From Latin adulterātus (“(adjective) adulterated; of mixed descent; (verb) adulterated, corrupted, defiled, polluted; committed adultery with; (figuratively) counterfeited, falsified”) + English -ate (suffix forming adjectives with the sense ‘having the specified thing’, and verbs with the sense ‘acting in the specified manner’). Adulterātus is the perfect passive participle of adulterō (“to adulterate, corrupt, defile, pollute; to commit adultery with; (figuratively) to counterfeit, falsify”) + -ātus (suffix forming adjectives indicating the possession of a thing or a quality, from nouns); adulterō is derived from ad- (prefix intensifying the action of verbs) + alterō (“to alter, change”) (from alter (“the other”) (ultimately from Proto-Indo-European *h₂el- (“beyond; other”) + *-teros (suffix forming contrastive or oppositional adjectives)) + -ō (suffix forming first-conjugation verbs).
- Hyphenation: adul‧ter‧ate
- Corrupted or made impure by being mixed with something else; adulterated. [common in the 16th and 17th c.]
- 1641 June or July, John Milton, Of Prelatical Episcopacy, and Whether It may be Deduc’d from the Apostolical Times by Virtue of Those Testimonies which are Alledg’d to that Purpose in Some Late Treatises; […]; republished in A Complete Collection of the Historical, Political, and Miscellaneous Works of John Milton, […], volume I, Amsterdam [actually London: s.n.], 1698, OCLC 926209975, page 242:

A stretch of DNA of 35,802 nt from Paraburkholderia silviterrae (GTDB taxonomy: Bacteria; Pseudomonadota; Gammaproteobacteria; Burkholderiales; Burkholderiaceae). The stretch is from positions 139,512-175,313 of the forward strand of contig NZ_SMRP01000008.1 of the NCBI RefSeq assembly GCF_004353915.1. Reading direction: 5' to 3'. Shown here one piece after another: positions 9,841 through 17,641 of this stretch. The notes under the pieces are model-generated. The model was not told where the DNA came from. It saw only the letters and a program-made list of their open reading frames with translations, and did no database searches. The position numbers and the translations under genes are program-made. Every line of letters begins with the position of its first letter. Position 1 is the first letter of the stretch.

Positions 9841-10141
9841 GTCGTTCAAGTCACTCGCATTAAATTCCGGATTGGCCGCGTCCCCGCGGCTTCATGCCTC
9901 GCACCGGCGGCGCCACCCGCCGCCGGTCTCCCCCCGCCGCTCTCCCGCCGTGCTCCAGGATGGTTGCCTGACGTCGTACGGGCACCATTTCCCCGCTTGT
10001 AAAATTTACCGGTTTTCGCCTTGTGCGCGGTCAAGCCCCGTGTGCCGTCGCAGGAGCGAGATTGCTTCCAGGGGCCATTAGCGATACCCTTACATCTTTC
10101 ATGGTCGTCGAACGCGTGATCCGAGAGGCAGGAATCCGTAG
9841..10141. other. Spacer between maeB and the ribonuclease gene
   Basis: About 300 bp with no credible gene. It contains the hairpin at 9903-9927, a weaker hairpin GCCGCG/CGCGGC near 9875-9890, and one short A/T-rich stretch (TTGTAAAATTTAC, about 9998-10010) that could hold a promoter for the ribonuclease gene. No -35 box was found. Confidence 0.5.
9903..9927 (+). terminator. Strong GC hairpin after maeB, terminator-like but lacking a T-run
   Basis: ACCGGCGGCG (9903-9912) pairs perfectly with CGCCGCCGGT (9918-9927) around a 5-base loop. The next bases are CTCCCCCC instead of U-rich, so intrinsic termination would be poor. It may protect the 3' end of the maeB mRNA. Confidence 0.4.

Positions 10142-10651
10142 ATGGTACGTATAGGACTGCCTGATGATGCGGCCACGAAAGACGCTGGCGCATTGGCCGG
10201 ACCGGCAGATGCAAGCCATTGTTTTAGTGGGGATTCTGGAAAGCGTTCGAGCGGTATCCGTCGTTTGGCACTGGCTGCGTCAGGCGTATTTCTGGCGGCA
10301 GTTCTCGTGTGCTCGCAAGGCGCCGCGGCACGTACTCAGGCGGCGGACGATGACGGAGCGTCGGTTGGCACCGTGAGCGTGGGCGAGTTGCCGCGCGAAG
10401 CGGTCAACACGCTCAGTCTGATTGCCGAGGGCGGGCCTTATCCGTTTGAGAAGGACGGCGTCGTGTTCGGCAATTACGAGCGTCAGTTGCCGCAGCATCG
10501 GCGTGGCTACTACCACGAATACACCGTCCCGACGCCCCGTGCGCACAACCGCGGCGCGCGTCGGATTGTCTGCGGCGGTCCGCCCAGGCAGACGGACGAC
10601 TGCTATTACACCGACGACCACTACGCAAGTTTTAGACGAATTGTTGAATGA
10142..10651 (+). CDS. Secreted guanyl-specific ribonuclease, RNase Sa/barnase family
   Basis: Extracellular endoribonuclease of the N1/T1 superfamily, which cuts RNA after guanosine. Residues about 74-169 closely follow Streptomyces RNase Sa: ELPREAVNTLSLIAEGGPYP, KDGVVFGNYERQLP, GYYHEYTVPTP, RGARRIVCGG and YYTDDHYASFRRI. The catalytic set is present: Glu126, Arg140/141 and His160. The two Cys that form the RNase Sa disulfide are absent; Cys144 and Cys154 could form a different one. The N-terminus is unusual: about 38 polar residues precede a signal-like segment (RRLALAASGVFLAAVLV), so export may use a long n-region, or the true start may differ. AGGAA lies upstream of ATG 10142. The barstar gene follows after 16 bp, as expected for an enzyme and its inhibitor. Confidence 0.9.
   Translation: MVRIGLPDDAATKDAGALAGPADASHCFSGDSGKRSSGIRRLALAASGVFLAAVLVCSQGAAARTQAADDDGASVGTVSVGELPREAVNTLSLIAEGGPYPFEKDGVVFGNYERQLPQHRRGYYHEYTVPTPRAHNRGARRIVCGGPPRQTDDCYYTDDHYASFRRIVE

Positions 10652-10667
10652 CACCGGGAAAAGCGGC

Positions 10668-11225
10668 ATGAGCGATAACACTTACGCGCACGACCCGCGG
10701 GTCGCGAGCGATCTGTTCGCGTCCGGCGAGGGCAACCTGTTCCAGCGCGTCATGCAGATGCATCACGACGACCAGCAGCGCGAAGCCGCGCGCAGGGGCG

- Theſe, and other like places in abundance through all thoſe ſhort Epiſtles, muſt either be adulterat, or elſe Ignatius [of Antioch] was not Ignatius, nor a Martyr, but moſt adulterate, and corrupt himſelf.
- Tending to commit adultery; relating to or being the product of adultery; adulterous. [common in the 16th and 17th c.]
- c. 1594, William Shakespeare, “The Comedie of Errors”, in Mr. William Shakespeares Comedies, Histories, & Tragedies […] (First Folio), London: […] Isaac Iaggard, and Ed[ward] Blount, published 1623, OCLC 606515358, [Act II, scene ii], page 89, column 1:
- I am poſſeſt with an adulterate blot, / My bloud is mingled with the crime of luſt: [...]
- c. 1599–1602 (date written), William Shakespeare, The Tragicall Historie of Hamlet, Prince of Denmarke: […] (Second Quarto), London: […] I[ames] R[oberts] for N[icholas] L[ing] […], published 1604, OCLC 760858814, [Act I, scene v]:
- I [i.e., ay] that inceſtuous, that adulterate beaſt, / With witchcraft of his wits, with trayterous gifts, / O wicked wit, and giftes that haue the power / So to ſeduce; wonne to his ſhamefull luſt / The will of my moſt ſeeming vertuous Queene; [...]
- 1812, Lord Byron, “Canto I”, in Childe Harold’s Pilgrimage. A Romaunt, London: Printed for John Murray, […]; William Blackwood, Edinburgh; and John Cumming, Dublin; by Thomas Davison, […], OCLC 22697011, stanza XLVIII, page 32:
- [C]urse the day / When first Spain's queen beheld the black-ey'd boy, / And gore-fac'd Treason sprung from her adulterate joy.
- (transitive) To corrupt, to debase (someone or something).